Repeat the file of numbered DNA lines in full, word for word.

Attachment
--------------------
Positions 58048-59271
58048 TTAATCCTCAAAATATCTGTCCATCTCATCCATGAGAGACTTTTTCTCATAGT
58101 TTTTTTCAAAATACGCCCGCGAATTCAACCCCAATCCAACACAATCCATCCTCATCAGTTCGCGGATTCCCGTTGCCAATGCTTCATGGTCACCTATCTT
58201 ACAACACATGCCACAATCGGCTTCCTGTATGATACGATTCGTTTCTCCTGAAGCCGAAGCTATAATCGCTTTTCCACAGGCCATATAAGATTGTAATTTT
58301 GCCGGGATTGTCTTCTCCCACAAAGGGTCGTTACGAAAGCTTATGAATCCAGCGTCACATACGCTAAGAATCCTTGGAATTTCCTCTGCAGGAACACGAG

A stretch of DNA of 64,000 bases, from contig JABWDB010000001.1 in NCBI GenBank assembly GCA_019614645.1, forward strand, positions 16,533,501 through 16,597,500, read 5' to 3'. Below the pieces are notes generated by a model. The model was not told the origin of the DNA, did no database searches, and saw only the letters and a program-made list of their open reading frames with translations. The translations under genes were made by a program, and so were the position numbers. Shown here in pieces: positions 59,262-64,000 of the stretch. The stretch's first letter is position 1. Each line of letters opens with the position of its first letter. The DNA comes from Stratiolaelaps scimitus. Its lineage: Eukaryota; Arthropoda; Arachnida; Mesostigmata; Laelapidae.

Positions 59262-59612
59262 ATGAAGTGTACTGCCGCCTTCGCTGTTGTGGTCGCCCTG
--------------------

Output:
Positions 58048-59271
58048 TTAATCCTCAAAATATCTGTCCATCTCATCCATGAGAGACTTTTTCTCATAGT
58101 TTTTTTCAAAATACGCCCGCGAATTCAACCCCAATCCAACACAATCCATCCTCATCAGTTCGCGGATTCCCGTTGCCAATGCTTCATGGTCACCTATCTT
58201 ACAACACATGCCACAATCGGCTTCCTGTATGATACGATTCGTTTCTCCTGAAGCCGAAGCTATAATCGCTTTTCCACAGGCCATATAAGATTGTAATTTT
58301 GCCGGGATTGTCTTCTCCCACAAAGGGTCGTTACGAAAGCTTATGAATCCAGCGTCACATACGCTAAGAATCCTTGGAATTTCCTCTGCAGGAACACGAG

A stretch of DNA of 64,000 bases, from contig JABWDB010000001.1 in NCBI GenBank assembly GCA_019614645.1, forward strand, positions 16,533,501 through 16,597,500, read 5' to 3'. Below the pieces are notes generated by a model. The model was not told the origin of the DNA, did no database searches, and saw only the letters and a program-made list of their open reading frames with translations. The translations under genes were made by a program, and so were the position numbers. Shown here in pieces: positions 59,262-64,000 of the stretch. The stretch's first letter is position 1. Each line of letters opens with the position of its first letter. The DNA comes from Stratiolaelaps scimitus. Its lineage: Eukaryota; Arthropoda; Arachnida; Mesostigmata; Laelapidae.

Positions 59262-59612
59262 ATGAAGTGTACTGCCGCCTTCGCTGTTGTGGTCGCCCTG